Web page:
One of the common ways of tackling how systems made by different teams should interact with each other is to have each team build separate services that communicate with each other through APIs. It allows each team to develop and deploy their services autonomously.
When many teams’ services communicate through APIs, addressing the security, authentication, and authorization for your system changes. For example, in a monolithic application, all authentication would be handled by one codebase. Even with a handful of distributed services, crosscutting concerns, like logging, monitoring, rate limiting, and authorization, are generally all tied to a particular identity (usually a user).
However, in distributed systems using microservices, you can’t always rely on having access to the identity who’s making the public HTTP request. Background processing and downstream microservice requests are a couple of examples where you may not have access to that original identity.
So where does authentication happen now? Do all your services perform authentication or only the public-facing service? What about services between teams? What about when you don’t have access to the original identity which created the HTTP request? How do you know what any particular service is permitted to do? What if service A should have more access to your API than service B?
This is where authentication and authorization techniques around service-to-service communication can help. By assigning an identity to different services (non-user principles), you can retain the ability to perform rate limiting, monitoring, logging, authorization, and so forth for those specific services.
In this article, you will learn about non-user principles: what they are, when you may need them, and how they can help tame authentication and authorization in complex distributed systems.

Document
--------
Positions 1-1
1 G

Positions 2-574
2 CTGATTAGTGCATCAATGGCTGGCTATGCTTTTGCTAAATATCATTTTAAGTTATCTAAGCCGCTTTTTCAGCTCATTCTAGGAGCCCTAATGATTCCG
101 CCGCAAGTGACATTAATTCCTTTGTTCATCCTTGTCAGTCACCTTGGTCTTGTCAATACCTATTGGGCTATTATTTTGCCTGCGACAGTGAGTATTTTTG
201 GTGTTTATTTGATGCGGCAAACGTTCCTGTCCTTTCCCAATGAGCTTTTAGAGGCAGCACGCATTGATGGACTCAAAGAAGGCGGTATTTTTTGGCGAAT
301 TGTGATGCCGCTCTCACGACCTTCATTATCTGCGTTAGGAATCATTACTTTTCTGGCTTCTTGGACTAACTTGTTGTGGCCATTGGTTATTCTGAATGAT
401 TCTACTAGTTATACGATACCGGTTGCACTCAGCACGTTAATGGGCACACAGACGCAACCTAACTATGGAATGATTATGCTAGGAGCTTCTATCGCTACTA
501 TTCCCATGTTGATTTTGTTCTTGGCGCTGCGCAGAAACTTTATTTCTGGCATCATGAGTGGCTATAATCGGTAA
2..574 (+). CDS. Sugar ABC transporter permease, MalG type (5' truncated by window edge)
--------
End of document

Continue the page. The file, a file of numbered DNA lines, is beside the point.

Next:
Non-user principles are identities that you tie to objects, like servers and microservices. Why would you want to do that, you might ask?
There are times when you need to distinguish between the user’s identity, which is usually tied to authentication at the public edge of your application, and the identity of the calling service. Sometimes, you need to know who the users are (identity), for example, if you want to include their email address and name in an email. Other times, you need to know whether they are allowed to trigger an email to be sent (authorization).
However, there are cases when it makes sense to give specific services an identity that can be used in determining identity information and authorization. Doing this ties the non-user principle of the requesting service to rate limits, monitoring, messaging events, authorization, and logging.
Using non-user principles can benefit your distributed systems in various ways:
- Making sure the specific service is allowed to perform the action it is requesting gives you more coarse-grained authorization. In companies with many teams, this extra layer helps keep things secure and can be used as a specific security control as part of security compliance programs, like System and Organization Controls (SOC) or International Organization for Standardization (ISO).
- Rate limiting against non-user principles instead of public users is more coarse-grained and can help protect critical services from being overloaded with traffic coming from multiple teams and services.